The Anti-Frey

It was admittedly only after the Frey debacle that I went and picked up A Million Little Pieces to give it the once over. In the store, of course; I was determined not to be one of the 3 million purchasers or a confirmer of the adage that there's no such thing as bad publicity.

What a bomb. Contrived language, predictable plot, super-silly-ious tone.

I ended up purchasing Nick Flynn's memoir Another Bullshit Night in Suck City. Flynn, a poet by training and disposition, has written an account of meeting his deadbeat father at the shelter where he works, and where his father has come to live.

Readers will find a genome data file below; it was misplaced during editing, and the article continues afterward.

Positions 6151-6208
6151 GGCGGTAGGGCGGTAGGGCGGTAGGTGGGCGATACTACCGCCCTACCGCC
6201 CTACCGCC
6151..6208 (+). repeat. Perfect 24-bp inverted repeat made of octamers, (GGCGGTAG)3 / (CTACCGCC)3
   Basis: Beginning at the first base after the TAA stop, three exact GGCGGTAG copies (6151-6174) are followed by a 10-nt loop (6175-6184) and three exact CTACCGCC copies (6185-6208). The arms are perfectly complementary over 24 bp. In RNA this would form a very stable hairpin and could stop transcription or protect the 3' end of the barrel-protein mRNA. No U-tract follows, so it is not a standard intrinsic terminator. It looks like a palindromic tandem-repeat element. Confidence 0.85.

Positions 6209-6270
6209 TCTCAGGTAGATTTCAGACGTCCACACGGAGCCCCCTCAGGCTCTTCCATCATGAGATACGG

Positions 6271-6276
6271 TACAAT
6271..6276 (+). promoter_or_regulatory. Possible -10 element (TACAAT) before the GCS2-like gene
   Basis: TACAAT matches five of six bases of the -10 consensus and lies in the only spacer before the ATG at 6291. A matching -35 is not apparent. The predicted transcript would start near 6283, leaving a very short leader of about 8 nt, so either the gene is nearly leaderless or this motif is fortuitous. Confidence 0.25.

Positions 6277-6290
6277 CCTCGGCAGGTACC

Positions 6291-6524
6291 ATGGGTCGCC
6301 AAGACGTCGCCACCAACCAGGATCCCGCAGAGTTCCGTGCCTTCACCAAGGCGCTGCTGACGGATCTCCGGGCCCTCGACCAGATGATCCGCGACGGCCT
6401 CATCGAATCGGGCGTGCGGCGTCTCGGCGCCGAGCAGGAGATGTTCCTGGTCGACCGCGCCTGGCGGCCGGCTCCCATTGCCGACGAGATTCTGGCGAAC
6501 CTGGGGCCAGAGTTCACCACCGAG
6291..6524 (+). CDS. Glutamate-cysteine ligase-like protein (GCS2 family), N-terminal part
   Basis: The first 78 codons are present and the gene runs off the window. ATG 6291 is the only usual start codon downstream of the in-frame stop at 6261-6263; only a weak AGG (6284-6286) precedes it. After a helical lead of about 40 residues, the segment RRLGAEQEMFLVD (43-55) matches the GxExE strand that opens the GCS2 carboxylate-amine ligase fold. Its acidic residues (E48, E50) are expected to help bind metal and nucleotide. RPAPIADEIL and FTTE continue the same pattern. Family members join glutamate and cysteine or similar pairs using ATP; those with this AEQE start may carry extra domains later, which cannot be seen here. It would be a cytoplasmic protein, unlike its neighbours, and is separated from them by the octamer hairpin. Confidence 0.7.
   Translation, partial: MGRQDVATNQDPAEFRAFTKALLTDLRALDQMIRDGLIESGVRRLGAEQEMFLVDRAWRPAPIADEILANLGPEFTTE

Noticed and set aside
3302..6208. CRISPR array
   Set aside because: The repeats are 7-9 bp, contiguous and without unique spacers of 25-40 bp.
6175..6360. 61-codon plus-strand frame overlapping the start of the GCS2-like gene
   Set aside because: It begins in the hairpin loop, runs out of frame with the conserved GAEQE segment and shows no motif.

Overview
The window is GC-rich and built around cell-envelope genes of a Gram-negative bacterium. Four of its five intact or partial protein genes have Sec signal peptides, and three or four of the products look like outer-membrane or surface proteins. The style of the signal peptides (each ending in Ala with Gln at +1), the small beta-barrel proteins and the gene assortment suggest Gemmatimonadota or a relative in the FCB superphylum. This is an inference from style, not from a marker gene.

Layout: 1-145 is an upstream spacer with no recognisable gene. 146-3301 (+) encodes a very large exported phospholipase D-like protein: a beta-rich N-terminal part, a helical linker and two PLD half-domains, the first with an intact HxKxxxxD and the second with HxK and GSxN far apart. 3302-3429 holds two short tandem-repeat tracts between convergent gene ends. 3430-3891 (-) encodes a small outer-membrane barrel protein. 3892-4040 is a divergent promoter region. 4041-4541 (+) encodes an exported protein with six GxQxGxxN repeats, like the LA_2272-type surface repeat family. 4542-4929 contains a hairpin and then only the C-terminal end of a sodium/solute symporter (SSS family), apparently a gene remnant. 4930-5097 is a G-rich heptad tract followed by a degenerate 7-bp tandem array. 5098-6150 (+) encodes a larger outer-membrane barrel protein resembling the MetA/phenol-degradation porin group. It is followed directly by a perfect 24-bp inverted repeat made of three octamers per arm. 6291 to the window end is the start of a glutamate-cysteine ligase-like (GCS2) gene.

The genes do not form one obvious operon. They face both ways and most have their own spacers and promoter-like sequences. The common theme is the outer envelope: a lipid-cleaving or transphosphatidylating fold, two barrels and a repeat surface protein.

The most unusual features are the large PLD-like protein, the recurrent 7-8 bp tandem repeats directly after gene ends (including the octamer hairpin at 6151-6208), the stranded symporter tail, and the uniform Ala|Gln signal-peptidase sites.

Far from either a reconciliation account or an I Will Survive weeper, Flynn leaps back and forth in time to unsentimentally plumb both his father's story and his own, giving each equal grace and weight.

Now this is a memoir. Forget about the naive call for the reproduction of actual events or Frey's confirmation of all the white-knuckled myths of our self-help culture.

Flynn's memoir smells of authenticity; the dirty emotional lives we lead, the triumph that is merely surviving given the materials we're given -- and doing it without rehashing the Americhristian myth of redemption from evil and being saved.

Anyone who's lived 3 weeks after an epiphany knows that while life can and does often change for the better, another grueling episode quickly emerges like a hydra-head to take its place, and the cycle starts all over again...

Here's a short excerpt. Enjoy.

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